Poetry Space Competition 2017 – results

Judging is complete and all  winning and commended poets have been informed. 

Winning Poems

1st prize: Bumping into John Lennon   – Carole Bromley

2nd prize: Saltburn   – Carole Bromley                                    

3rd prize: Around the Edges – Eileen Carney Hulme


Commended Poems

Editing – Ama Bolton

Rebellion – Sue Wallace -Shaddad

After the flood – Liz Byrne

Navy blue sling-backs – Liz Byrne

Loose Thread – Maurice Franseschi

Moving On! – Angie Butler

Something about the way you named trees – Eileen Carney Hulme

Tumour – Anthony Watts

Disputation – Christopher Grogan

On your mind – Angie Butler

The Natural – Keith Hutson

Not As Planned – Dorothy Baird

I give up, I tell – Andrew Soye

Becoming a Sliver Moon – Carolyn O’Connell

Codes of Being – Greta Ross

Almost – Moira Andrew

Conversation – William Dixon


 Judge’s Report

Judging the Poetry Space Competition, 2017, was indeed a pleasure – and a challenge. After reading all the poems at least twice, initially, I divided them into three piles. After further readings, certain poems from the middle pile fought to join the first pile and sadly, some poems from that pile had to give way – a sort of literary cross-fertilization starting to take place! However, it must be said, that the winning three poems and, indeed, most of the listed commended poems held their position throughout the judging process. That said, it was very difficult, at times, to leave certain poems off the commended list that had singular virtues of their own.

I was also pleased to notice that the winning three poems, especially, displayed the qualities I was hoping to see and which I outlined in my pre-competition address. However, all the poems entered were worthy attempts. Many of them powerfully articulating universal themes of love and loss, tragedy and comedy. There were also poems that raged against the status quo and berated the establishment wonderfully. Perhaps the difference between the twenty poems selected and the ones that didn’t make the cut, so to speak, was that with the former poems more had been done to articulate, succinctly and economically, their chosen subject, comprising detail powerfully through individual form and conceit to deliver the poem successfully.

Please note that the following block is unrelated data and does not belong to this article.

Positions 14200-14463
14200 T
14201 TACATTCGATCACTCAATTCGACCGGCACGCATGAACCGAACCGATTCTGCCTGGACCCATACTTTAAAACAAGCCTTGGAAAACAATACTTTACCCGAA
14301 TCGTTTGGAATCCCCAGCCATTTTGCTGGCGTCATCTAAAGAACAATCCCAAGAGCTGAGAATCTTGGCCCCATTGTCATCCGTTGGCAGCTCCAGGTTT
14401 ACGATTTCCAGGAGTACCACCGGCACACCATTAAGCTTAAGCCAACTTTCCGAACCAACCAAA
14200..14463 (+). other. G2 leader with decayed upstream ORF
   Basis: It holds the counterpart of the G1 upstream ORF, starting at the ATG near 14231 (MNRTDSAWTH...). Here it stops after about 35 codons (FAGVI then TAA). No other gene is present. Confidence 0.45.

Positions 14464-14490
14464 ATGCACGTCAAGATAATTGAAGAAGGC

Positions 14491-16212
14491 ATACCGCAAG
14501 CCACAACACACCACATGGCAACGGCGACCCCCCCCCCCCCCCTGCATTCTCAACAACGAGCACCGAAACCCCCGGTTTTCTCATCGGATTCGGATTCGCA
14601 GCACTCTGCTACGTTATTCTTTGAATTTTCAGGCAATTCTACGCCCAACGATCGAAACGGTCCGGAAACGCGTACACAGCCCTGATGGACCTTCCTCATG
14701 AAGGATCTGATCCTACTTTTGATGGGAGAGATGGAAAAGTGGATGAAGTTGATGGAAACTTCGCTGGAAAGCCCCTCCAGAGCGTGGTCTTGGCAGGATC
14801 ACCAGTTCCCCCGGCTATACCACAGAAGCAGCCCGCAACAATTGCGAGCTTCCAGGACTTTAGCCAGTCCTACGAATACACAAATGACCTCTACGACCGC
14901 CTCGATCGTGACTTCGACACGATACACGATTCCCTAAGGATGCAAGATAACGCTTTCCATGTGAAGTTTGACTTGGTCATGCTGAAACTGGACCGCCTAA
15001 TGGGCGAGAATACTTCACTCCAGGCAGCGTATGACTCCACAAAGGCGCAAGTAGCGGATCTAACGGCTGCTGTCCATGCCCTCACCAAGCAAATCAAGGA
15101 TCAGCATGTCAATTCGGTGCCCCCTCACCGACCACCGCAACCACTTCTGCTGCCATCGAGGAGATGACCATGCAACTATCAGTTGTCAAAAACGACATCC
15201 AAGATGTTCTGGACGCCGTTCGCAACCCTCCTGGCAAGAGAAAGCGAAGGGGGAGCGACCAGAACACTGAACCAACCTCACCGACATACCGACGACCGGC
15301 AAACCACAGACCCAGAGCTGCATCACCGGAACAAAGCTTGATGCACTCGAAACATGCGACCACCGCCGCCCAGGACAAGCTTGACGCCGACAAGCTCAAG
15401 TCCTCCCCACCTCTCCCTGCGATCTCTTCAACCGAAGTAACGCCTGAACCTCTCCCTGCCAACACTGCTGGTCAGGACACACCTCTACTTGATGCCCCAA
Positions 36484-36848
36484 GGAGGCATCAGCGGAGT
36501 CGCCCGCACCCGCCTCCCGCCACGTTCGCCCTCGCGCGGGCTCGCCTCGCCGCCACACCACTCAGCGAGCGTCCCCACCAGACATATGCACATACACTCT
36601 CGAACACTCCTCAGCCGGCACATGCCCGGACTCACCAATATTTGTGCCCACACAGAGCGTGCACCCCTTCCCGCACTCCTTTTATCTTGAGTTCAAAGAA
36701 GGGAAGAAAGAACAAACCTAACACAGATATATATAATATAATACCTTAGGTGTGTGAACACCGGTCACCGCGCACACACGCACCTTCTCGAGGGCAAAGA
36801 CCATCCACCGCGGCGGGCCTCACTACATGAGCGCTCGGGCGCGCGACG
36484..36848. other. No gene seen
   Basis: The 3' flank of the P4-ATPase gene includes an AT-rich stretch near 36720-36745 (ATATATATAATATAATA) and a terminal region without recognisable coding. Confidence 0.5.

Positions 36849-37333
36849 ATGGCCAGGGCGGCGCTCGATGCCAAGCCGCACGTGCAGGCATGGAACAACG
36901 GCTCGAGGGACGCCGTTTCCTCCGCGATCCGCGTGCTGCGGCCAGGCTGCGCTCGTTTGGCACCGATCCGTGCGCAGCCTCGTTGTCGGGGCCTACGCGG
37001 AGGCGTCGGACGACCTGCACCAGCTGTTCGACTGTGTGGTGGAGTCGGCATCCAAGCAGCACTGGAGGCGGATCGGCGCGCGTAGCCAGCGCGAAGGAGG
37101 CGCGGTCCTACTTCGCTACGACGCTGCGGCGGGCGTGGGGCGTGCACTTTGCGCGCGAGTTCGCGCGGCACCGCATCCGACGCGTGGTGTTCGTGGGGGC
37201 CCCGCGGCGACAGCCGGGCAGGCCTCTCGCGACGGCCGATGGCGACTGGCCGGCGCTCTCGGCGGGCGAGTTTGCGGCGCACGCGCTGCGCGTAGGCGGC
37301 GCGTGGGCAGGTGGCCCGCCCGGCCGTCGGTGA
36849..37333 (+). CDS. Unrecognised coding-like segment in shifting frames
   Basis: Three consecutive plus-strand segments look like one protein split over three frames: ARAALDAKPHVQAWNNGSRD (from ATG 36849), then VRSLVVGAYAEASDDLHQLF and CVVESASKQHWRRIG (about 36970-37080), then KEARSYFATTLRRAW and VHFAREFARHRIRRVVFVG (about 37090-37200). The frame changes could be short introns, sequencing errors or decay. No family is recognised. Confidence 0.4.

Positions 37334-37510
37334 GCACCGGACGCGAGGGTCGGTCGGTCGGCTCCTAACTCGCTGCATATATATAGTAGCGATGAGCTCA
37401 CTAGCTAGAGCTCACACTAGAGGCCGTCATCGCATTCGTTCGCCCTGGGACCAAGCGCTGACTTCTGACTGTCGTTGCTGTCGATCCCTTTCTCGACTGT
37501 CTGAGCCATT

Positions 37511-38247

I offer my warmest congratulations to the three winners, the seventeen commended poets and, indeed, all who entered this year’s competition. 

Mike Di Placido.


 Here are the top three winning poems 


Bumping into John Lennon



The signature specs had gone,

he had that myopic, sore-eyed peer

all contact-lens wearers have.


He’d also ditched the white robes

and had a crew cut. I bought him a drink

and I think it was a relief to talk.


He told me Yoko had become a bit much,

that he couldn’t keep up all that showering.

She got the money. He started again,


took a City and Guilds in woodwork,

started a business doing sash windows.

He showed me the scar. A flesh wound.


He had an allotment, loved cycling,